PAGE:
In Indiana, part-time senior judge and defense attorney Lisa Traylor-Wolff is facing disciplinary action for allegedly engaging in sex with a client in a prison interview room.
The charges say Traylor-Wolff was appointed on September 6, 2011 to be the public defender for a 26-year-old accused of burglary, robbery, and felony confinement, reports the San Francisco Chronicle. It is alleged the two developed a romantic relationship in May 2012.
The 52-year-old is suspected of carrying on an inappropriate relationship with a 26-year-old client she represented even after he was sentenced to prison for 30 years. Traylor-Wolff was still representing the young man in a process of appeal.
The Indiana Commission on Judicial Qualifications has ruled Traylor-Wolff comported herself unprofessionally when meeting with the young man in an attorney-client meeting room at the Miami Correctional Facility in Peru, Indiana. She has been formally accused of violating several rules of professional conduct. These rules restrict a lawyer from having a sexual relationship with a client. Traylor-Wolff’s behavior undermines the integrity and impartiality the legal profession ideally aims to represent.
Traylor-Wolff is a senior judge in two northern Indiana counties but has not requested a 2013 renewal. Formerly, she served as a Superior Court judge in Pulaski County.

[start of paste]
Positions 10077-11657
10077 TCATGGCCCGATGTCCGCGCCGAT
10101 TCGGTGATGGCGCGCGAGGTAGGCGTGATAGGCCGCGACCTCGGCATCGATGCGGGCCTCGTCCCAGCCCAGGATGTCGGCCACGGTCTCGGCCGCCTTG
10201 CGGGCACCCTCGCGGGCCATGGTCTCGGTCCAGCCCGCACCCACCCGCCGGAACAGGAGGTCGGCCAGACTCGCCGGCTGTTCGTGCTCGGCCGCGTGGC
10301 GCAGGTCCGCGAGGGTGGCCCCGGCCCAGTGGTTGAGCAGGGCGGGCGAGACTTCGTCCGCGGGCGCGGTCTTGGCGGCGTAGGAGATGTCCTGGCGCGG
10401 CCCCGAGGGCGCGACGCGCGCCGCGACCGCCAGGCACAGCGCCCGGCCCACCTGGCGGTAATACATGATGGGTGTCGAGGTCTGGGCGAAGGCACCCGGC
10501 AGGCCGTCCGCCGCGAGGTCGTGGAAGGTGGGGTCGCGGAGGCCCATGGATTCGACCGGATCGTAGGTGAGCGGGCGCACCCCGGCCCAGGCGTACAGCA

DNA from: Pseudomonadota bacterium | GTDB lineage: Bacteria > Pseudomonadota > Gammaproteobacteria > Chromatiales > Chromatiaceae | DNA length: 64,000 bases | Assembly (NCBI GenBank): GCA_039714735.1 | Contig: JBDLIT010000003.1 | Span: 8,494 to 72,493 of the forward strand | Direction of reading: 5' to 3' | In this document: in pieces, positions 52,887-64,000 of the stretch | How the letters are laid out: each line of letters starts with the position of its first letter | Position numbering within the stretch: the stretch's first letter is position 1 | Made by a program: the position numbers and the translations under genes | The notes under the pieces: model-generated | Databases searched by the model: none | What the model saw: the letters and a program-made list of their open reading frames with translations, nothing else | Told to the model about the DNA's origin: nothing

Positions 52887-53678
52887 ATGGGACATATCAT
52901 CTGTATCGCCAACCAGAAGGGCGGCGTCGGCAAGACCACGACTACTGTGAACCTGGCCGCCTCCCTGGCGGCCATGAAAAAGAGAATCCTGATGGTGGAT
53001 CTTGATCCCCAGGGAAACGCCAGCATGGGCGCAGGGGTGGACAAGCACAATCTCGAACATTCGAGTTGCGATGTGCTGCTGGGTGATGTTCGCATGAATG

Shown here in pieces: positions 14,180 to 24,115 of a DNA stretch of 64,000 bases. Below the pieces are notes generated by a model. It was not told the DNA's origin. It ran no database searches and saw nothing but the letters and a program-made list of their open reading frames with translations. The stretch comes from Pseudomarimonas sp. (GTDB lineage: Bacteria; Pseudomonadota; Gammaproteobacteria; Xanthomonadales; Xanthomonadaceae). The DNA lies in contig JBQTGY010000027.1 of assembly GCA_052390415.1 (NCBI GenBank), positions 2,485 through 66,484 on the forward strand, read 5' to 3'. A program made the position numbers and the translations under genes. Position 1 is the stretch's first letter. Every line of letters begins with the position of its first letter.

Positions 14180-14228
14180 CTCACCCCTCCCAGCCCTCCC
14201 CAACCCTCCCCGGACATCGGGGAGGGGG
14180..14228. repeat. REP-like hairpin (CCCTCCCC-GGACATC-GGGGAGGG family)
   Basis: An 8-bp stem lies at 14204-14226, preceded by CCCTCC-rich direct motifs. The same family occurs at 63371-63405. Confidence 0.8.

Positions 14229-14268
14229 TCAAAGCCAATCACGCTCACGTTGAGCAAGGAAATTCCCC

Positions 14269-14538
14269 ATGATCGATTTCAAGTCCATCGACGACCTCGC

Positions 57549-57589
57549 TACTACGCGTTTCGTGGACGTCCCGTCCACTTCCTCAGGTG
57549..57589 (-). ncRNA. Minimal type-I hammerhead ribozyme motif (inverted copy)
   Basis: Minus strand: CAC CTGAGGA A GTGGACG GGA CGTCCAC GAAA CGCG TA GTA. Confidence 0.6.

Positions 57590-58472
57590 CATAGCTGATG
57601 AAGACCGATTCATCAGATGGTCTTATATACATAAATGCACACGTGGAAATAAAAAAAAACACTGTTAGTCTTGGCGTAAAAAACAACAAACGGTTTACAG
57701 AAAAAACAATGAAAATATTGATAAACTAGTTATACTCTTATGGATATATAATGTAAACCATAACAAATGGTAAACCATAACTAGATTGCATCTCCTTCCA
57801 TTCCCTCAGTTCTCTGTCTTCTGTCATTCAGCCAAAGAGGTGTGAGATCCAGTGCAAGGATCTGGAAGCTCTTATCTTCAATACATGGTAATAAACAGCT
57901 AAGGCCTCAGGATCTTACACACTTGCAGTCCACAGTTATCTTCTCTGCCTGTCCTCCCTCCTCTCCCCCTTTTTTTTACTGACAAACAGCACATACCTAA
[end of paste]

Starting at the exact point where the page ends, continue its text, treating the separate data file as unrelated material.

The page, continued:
If found guilty of misconduct, Traylor-Wolff could be stripped of her legal credentials and subsequently barred from holding judicial office in the state for life by the State Bar Association. Traylor-Wolff can contest the charges if the investigation proceeds to the Indiana Supreme Court.
The American Bar Association (ABA), the largest professional association for attorneys, governs the Practice of Law through its establishment of rules of conduct. Behavior by an attorney that conflicts with established rules of professional conduct is punishable by disciplinary measures.
The ABA recognizes sexual relations between attorneys and their clients as a significant ethical problem. The act may involve unfair exploitation of the lawyer’s fiduciary position and presents a significant danger that the lawyer’s ability to represent the client adequately may be impaired. As a consequence, the lawyer may violate both the Model Rules and the Model Code.
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